“That was a big drop!” I was in the truck with my dad as he was backing our boat into the river at the Blunk’s boat ramp. The passenger side back tire went off the concrete boat ramp and landed hard. This wasn’t surprising because the upper side of that boat ramp frequently washed out, making a big hole. The sudden drop scared me but didn’t bother my dad because he’d dropped off in a few holes before and lived to tell about it. Sudden drops in the market can be scary.
The markets had a big single-day drop on September 13, 2022. The Dow Jones index was -3.94%, S&P 500 Index -4.3%, and Nasdaq -5.5% making it the worst day in the market since June 2020, according to the WSJ.
This awful day in US stocks was because the release of the Consumer Price Index (CPI) for August proved inflation had stayed high and wasn’t going away soon. Consumer prices went up in August even though Gasoline fell by 10%, according to LPL. The relief in gasoline prices wasn’t enough to make up for higher prices in nearly everything else.
The CPI report showed that inflation is hotter than economists expected, making investors rethink the Federal Reserve’s next move. Investors were hopeful that inflation was going down gradually and that the Federal Reserve wouldn’t need to raise interest rates as aggressively as they have in the last few meetings.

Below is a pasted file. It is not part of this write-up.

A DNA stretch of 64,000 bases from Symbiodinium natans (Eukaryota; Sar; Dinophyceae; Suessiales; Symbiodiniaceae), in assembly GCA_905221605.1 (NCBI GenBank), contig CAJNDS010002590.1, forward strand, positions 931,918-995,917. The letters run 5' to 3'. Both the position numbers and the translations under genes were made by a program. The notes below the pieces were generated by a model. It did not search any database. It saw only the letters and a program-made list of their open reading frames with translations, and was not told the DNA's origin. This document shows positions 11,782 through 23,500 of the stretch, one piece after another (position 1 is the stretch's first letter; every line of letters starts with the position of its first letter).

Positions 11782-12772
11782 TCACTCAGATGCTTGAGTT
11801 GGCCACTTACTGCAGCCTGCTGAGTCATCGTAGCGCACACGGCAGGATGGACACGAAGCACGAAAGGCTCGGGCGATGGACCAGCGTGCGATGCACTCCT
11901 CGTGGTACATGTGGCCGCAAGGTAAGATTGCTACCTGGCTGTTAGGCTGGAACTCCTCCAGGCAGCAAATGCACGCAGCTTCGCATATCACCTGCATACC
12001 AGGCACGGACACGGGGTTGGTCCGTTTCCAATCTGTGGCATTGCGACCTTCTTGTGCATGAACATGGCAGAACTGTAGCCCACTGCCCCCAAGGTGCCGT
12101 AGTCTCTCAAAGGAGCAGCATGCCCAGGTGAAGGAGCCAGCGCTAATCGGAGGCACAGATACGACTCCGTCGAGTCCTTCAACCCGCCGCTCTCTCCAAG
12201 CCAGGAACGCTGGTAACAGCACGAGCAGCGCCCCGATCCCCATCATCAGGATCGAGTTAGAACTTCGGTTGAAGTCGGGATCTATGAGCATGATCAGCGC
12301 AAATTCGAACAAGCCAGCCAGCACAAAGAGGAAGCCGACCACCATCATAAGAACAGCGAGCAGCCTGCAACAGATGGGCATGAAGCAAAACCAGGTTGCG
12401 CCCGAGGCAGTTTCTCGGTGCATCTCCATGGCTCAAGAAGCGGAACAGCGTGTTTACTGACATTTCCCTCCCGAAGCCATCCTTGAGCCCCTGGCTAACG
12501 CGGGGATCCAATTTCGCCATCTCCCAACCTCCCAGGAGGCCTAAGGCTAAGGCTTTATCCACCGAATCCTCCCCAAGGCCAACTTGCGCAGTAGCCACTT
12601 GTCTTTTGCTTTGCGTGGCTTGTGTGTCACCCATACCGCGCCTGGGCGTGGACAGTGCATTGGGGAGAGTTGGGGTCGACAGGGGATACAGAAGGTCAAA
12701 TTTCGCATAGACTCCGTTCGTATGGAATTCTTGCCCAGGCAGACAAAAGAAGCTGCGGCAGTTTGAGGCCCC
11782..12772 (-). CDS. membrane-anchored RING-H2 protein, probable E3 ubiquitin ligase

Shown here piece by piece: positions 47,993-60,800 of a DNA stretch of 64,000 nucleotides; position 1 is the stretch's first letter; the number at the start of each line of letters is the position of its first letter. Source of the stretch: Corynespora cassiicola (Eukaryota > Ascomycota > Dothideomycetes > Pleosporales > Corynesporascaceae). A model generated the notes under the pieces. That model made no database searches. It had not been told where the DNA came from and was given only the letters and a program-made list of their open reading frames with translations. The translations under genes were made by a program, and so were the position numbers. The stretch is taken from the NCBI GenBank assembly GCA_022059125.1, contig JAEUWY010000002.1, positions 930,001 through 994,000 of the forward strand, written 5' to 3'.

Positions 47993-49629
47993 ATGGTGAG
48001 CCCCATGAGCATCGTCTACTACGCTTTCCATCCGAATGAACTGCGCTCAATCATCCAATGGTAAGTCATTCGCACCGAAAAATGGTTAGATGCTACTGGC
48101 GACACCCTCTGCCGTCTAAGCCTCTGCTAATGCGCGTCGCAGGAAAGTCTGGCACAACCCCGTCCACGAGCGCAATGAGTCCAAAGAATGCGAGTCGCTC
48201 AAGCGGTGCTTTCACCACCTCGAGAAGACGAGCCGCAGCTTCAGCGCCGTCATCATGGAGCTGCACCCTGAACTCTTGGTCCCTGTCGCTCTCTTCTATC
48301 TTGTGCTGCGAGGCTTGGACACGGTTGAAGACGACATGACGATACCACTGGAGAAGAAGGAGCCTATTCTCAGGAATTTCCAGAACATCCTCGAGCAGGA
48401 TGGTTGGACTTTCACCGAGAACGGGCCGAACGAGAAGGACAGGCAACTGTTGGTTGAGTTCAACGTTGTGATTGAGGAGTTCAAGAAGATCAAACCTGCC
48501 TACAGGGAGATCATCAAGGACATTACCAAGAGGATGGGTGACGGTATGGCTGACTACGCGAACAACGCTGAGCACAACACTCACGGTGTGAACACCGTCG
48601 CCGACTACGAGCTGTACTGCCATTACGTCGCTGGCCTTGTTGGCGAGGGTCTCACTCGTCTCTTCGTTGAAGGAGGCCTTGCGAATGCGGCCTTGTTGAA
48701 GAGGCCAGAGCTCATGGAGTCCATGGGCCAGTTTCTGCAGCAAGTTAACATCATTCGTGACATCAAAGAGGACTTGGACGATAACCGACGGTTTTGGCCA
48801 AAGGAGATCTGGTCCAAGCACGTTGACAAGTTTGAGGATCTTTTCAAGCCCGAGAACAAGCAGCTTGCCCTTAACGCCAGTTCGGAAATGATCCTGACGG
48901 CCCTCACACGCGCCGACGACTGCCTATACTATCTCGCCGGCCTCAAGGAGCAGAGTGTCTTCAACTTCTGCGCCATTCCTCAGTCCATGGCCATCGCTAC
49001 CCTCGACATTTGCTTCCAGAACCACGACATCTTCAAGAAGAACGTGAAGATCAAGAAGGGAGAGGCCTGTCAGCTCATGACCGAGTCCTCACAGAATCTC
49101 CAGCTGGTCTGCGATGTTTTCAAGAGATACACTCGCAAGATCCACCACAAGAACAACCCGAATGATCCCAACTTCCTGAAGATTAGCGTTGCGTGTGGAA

Even though inflation has probably peaked, the Fed still has work to do, which might prove painful. They will probably increase rates again by 75 basis points on the 21st to try to cool the inflation. The Fed has two more meetings after this week’s meeting, and they are expected to continue to raise rates at those meetings as well. This is the price of their slow response to inflation.
Big single-day drops in the market are painful, but we must remember those are speedbumps, not destinations. The S&P 500 averages almost two daily drops of 4% or more each year, but these tend to happen more frequently around recessions. Stocks often perform above average on a midterm basis after big drops, with a 15% average one-year return following -4% day, according to LPL.
These rate increases make things look more difficult in 2023 when the higher interest rates, which have a delayed effect, fully affect the economy. At this point, I think the market will gain momentum after the midterm elections, but there is now a 50/50 chance of a shallow recession in 2023.
After we launched the boat and tied it up on the riverbank, I asked my dad what we would do about the truck in the hole. He smiled and told me to lock the hubs into four-wheel drive. He put it in gear, and I watched the 4X4 slowly pull the truck out of the hole and back uphill. The stock market doesn’t have 4X4, but it does have profits and a long history of handling big drops. Like my dad that day, long-term investors shouldn’t sweat a little drop.
Have a blessed week!
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All performance cited is historical & is no guarantee of future results. All indices are unmanaged & can’t be invested in directly.